#35:  Creature Comforts:  Kickstarter Edition

Speaking of nicely produced, the official name of this version has "Kickstarter Edition" in it which is kind of interesting since I actually bought it directly from the publisher and not on Kickstarter.  I've only played this game once thus far but my initial reaction was favorable.  It's a very family-friendly game though I do think it goes on for a bit too long (something that is fixed easily as there are rules for a shorter version of the game).  If I ever do my rankings again, I don't expect Creature Comforts to stay at #35 - on repeat plays it'll either prove itself worthy and move quite a ways up my rankings or else it'll lose its luster and fall down (and possibly out) of my rankings.  The game has a 7.8 on Boardgamegeek right now though so my best guess is that's likely to move up if I can get it to the table again soon!  The game has a gorgeous table presence with plenty of lovely components.

#34:  Karuba

One of my favorite classes to teach is a course called Graph Theory.  Graph Theory, at its most basic, is about connecting dots and lines.  In many ways, Karuba scratches that same itch for me.  Karuba is a tile laying game where you are trying to build a connected path from your explorers to their similarly colored temple.  The neat part about this game is that there is no luck factor, or at least, the luck factor is exactly the same for everyone because on each turn every places the same tile.  Definitely a neat game and one that I appreciate has a quick set-up and clean-up as well.

#33:  Just One

Just One is a fun party game where one person tries to guess a secret word based on the clues from the other players at the table (it's a fully cooperative game).  The clues from the other players are all written on individual white boards - but before the guesser can see the written clues, the clue giving team must make sure none of their clues are the same.  If they are, those clues are removed from view of the guesser (hence the name of the game "Just One").  The game quickly veers into giving clues that are not overly obvious and yet close enough to get the guesser to guess correctly.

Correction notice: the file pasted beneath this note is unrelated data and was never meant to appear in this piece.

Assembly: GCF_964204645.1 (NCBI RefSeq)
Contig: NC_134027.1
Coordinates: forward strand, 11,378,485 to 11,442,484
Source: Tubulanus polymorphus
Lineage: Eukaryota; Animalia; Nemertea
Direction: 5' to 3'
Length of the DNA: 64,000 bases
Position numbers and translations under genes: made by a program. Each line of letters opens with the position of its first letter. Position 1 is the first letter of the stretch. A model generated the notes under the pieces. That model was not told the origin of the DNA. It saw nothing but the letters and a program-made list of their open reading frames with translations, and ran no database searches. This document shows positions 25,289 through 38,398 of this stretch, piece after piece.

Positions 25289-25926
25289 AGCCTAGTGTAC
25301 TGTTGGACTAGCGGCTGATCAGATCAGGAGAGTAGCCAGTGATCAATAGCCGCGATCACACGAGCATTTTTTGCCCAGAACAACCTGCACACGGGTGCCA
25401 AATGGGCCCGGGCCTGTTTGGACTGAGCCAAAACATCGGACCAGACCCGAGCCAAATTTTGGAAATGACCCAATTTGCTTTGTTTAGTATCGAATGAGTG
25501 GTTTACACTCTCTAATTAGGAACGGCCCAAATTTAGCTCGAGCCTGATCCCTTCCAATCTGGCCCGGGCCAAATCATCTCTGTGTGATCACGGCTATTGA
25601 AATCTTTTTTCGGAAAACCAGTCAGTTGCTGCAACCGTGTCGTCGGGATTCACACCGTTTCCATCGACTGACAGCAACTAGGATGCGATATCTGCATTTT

#32:  Trekking the World

Trekking the World is a slightly more complicated Ticket to Ride-esque game.  I think a big part of its appeal to me is the beautiful game illustrations but the game play itself is quite fun as well.  I don't think this game is a Ticket to Ride "killer" per se but it is a fun variation on the basic gameplay loop that Ticket to Ride perfected.  

#31:  Looney Tunes Mayhem

Looney Tunes Mayhem is a 1-vs-1 or 2-vs-2 brawler where each player gets to control a classic cartoon character.  I have the Kickstarter version of this game so I also have the additional characters which makes the game much more fun since there is more mixing and matching possible.  I definitely enjoy this particular game in the 2-vs-2 setting and I'm hopeful that I'll get this one to the table at least once with my family over the holidays.  Each character has their own (double-sided) character card with asymmetric abilities.  It's fun to find a character and fighting style that you like!

That does it for this batch of games on my Top 50 Board Games of 2023.  I've enjoyed creating my list thus far though I can say that it only gets harder and harder to place games from here on up the list!  Come back next week for the next ten games on my Top 50!


  1. Oh Just One looks good. Always on the lookout for fun non-competitive games.

  2. I never knew there was a Scooby Doo game. Looks promising!